“We are all as vulnerable as these mink” (Denmark)
Jun 11, 2014
This scandal is likely to mark a turning point in the struggle against wind turbines. Because it is no longer a question of “noise,” “nuisance,” or “quality of life.” There is now evidence of birth defects, miscarriages, and stillbirths. Indeed, what happens to minks can happen to humans – the human fetus. And the more powerful the turbines, the more infrasound they emit. The problem will only snowball. This news could ultimately bring down the whole wind energy scam. The immediate problem, however, is that the media are censoring anything that would hurt the wind industry. We need to smash the media blockade. We must write to newspapers, call radio stations, challenge our MP’s, senators, mayors and government councillors. Let us turn the issue of ill health effects into a workhorse, and the Danish mink tragedy into a spearhead. The mink are but the latest in a long list of domestic animals being slaughtered or deformed by wind turbines. Note that animals can’t be accused of having “psychological hangups” regarding wind farms. The argument that “it’s all a nocebo effect” is rendered absurd by this episode. The media can no longer ignore the issue — provided we put it under their noses a thousand times. We have new documents on the Danish mink tragedy: the report of the veterinarian involved, a video, and a second newspaper article from Denmark. The mink story furnishes us with powerful arguments against misplaced wind turbines. The main one being that wind turbine low frequency noise, including infrasound down to 0.1 Hz, is harmful. We must now insist that turbine noise and vibration be measured inside the homes of windfarm neighbors. We are all as vulnerable as these mink.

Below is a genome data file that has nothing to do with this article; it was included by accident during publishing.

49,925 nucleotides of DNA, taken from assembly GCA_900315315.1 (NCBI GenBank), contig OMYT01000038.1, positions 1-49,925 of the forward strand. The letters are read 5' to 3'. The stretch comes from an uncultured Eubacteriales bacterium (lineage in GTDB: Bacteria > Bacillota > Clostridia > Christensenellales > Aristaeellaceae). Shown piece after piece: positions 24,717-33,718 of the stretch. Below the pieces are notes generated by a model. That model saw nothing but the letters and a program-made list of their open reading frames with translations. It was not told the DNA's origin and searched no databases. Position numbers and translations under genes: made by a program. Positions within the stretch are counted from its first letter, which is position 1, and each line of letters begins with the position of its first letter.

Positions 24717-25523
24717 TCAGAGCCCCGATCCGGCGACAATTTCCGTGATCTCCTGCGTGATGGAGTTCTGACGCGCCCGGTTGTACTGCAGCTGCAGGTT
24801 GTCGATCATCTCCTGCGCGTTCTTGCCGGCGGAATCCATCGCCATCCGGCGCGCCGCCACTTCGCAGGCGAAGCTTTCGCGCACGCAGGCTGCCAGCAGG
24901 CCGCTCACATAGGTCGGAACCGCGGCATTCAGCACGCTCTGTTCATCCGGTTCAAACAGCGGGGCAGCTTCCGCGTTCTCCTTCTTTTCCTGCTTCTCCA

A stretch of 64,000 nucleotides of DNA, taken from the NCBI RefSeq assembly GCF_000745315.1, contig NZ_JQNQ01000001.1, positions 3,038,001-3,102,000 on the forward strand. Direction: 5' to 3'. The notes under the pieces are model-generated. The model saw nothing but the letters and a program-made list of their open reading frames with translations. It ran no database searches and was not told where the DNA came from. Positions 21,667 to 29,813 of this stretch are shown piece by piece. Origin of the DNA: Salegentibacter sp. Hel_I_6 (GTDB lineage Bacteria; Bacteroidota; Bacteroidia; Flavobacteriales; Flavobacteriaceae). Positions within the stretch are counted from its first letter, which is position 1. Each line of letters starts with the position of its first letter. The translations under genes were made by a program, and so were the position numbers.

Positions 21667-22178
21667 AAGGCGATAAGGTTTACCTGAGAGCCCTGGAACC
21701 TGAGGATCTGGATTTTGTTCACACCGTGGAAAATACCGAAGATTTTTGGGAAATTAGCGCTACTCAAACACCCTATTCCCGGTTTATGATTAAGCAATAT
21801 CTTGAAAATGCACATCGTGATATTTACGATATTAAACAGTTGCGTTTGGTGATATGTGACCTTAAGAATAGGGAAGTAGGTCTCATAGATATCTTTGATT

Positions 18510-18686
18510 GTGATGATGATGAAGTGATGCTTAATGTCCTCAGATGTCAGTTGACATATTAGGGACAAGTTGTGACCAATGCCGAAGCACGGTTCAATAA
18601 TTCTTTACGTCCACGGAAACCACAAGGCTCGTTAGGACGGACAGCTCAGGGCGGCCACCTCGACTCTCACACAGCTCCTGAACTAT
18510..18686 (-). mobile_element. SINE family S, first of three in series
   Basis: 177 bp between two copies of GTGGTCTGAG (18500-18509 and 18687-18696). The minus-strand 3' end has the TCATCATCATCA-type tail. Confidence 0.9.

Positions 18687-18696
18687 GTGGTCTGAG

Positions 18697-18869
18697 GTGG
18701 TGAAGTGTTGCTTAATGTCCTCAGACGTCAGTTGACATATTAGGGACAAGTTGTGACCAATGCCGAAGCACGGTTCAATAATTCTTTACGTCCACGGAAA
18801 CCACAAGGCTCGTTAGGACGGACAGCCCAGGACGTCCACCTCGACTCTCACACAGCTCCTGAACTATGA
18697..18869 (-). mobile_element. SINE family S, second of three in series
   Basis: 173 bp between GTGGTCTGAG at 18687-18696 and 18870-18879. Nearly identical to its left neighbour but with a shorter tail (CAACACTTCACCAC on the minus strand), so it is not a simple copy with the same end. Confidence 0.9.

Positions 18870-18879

“Wind Turbines Caused 1600 Miscarriages On Fur Farm”
A new wind farm has been linked to the premature births of over 1,600 mink at a fur farm in Denmark last month. Veterinarians have ruled out viruses and food as possible causes, leaving the 460ft (140 metre)-high wind turbines as the only variable that has changed since last year.
According to the World Council for Nature (WCFN), most of the mink were dead at birth and many had severe deformities, including lack of eyeballs.
The new wind farm is located 358 yards (328 metres) from the fur farm, and consists of four 3MW turbines, reaching out to 460ft at the tip of the blades.
The farm had already reported another incident related to the turbines when they became operational last autumn. The farmer reported millions of Danish kroners in damage to pelts after the animals became aggressive and started attacking one another. According to the WCFN, he even took his case to the Danish parliament.
This is the latest in a series of incidents where wind turbines have reportedly harmed and altered the behaviour of animals and humans. Last year, a Canadian emu farm, popular with tourists, was forced to close after its animals started becoming aggressive and losing weight when wind turbines were installed nearby.
In March, Breitbart London reported that the deputy chief medical officer at the Irish Department of Health warned that people who live near wind turbines were at risk of “wind turbine syndrome”. Symptoms include fatigue, dizziness, headache, difficulty concentrating and insomnia.
“There are specific risk factors for this syndrome and people with these risk factors experience symptoms. These people must be treated appropriately and sensitively as these symptoms can be very debilitating,” the deputy CMO said.